AKA The Generator Constant, RPM/volt, Annotated as K_{v} By Ken Myers Updated: November 2014 Ampeer Articles Relating to the Motor Constant K_{v} Finding R and K, December 1989 Motor Kv Question, January 2005 Measuring Kv Using the Drill Press Method, January 2009 It Is Not Just the Kv, May 2009 Ke variation, November 2010 (note: not a typing error; Ke is related to Kv) Identifying the Usefulness of an Unknown Brushless Outrunner, October 2011 Kv says nothing about a motors max.power, max.current and rpm Ron van Sommeren explains why K_{v} is not a rating. Reliable Information  NOT!!! An RC Groups thread started by Ken Myers on Oct. 22, 2014 after reading an article on the Model Airplane News Web site. Discussion of how people use the term for RPM/Volt (aka K_{v}) incorrectly. Tips for Getting Started with Electric Airplanes by Gerry Yarrish The article where RPM/Volt (K_{v}) is defined incorrectly.
Preface, November 2014
GENERATOR CONSTANT
Bob Boucher's book used no subscripts in any annotations, so I never have, and have always referenced the generator constant and torque constant as Kv and Kt respectively. I am not the only one with annotation errors regarding this motor constant. Various forms of annotating the letters k and v, placed sidebyside, abound on the Web and in printed materials. The best thing to do is use the context of the two letters together and note whether the author's intent was to reference the RPM/Volt generator constant. Some examples of the letters k and v together referring to RPM/Volt.
K_{v} is a motor constant and is directly related to K_{t}, the motor torque constant. K_{v} is most often expressed as RPM/Volt or RPM/v. K_{t} is often expressed in the units of inch ounces per amp. K_{v} (expressed as RPM/v) * Kt (inch ounces per amp) = 1352.4 (Note: Bob Boucher used 1355 as the constant.) The constant is used to covert SI (metric units) to inch ounces of torque per RPM.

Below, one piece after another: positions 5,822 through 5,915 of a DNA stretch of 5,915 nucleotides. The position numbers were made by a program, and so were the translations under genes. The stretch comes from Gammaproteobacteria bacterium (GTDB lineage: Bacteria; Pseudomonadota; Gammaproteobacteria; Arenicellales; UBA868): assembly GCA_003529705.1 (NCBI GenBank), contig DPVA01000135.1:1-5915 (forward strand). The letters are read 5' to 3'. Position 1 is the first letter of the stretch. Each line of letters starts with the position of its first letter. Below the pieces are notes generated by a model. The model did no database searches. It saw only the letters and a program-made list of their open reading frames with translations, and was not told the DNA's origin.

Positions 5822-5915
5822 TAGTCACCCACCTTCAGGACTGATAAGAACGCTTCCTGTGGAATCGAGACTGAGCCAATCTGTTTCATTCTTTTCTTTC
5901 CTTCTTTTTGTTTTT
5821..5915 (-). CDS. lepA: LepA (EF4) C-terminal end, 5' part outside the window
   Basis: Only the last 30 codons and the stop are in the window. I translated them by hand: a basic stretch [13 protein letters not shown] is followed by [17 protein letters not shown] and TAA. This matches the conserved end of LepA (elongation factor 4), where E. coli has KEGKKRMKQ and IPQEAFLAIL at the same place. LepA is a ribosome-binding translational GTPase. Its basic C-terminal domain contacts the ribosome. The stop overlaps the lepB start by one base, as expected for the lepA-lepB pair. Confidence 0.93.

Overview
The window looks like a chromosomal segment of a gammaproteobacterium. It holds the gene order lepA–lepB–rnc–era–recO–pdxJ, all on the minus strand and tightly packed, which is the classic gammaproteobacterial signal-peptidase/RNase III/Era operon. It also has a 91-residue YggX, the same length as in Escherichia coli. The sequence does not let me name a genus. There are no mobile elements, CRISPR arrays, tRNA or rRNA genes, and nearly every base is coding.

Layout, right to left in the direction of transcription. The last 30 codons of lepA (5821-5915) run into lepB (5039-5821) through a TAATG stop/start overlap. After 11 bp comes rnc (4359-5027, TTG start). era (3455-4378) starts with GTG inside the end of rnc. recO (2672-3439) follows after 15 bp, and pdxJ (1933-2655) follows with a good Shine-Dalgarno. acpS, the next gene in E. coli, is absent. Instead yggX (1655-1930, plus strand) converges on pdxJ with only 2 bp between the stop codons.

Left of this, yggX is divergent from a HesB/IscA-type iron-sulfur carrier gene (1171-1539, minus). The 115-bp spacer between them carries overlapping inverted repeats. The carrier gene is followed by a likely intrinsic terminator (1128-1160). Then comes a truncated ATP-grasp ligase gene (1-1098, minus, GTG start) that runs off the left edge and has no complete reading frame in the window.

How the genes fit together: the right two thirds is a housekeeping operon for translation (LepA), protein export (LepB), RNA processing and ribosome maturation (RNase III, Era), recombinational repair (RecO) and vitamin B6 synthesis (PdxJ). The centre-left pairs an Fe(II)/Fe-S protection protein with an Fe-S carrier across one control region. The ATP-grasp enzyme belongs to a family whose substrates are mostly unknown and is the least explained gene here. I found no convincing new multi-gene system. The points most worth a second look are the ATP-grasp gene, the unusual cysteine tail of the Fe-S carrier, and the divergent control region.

K_{v}, the generator motor constant, is 'set' by the motor's physical makeup. The voltage used to multiply the K_{v} constant by, to determine the RPM, is NOT the input voltage at the motor for a brushed motor or the input voltage at the Electronic Speed Control (ESC) for a brushless motor. There is a voltage drop from the input voltage. The drop is caused by the resistance of the motor and its load for a brushed motor. For brushless motors, there are additional voltage drops caused by the resistance of the ESC, wire and connectors. V (volts) = I (current) * R (resistance)
The net voltage (Vnet) equals the input voltage (Vin) minus the current multiplied by the resistance (the voltage drop).
ALSO Vnet = RPM / K_{v}
As previously mentioned, K_{v} is also known as the generator constant or dynamo constant. When any electric motor's shaft is physically spun, it generates electricity. It doesn't matter whether it is a brushed or brushless motor. A typical hobby brushed motor can be spun by a drill press at a relatively constant speed. The DC voltage is measured across the terminals, with the brushes set to neutral timing. Using the known RPM of the drill press, the K_{v}, RPM per volt, can be calculated. i.e. 1560 RPM (known drill press RPM) / 1.6 volts (DC measured volts across the two terminals) = 975 RPM per volt. (To see how timing affects a motor, read Timing Test.) A brushless motor isn't quite as simple to test. A bit of math is required. Don't panic about the math. Download the Excelbased workbook and use the spreadsheet on tab Kv. A brushless motor has three possible lead combinations that need to be measured using the AC voltage setting on a multimeter. First, determine the constant drill press RPM (1545 in this example).
There are three possible combinations with a brushless motor.
REMINDER!!! The workbook spreadsheet (tab Kv) does all of the math. The following is only for the intellectually curious. Find the Vpeak by multiplying the average AC volts by 1.414.
Brushless K_{v} formula using drill press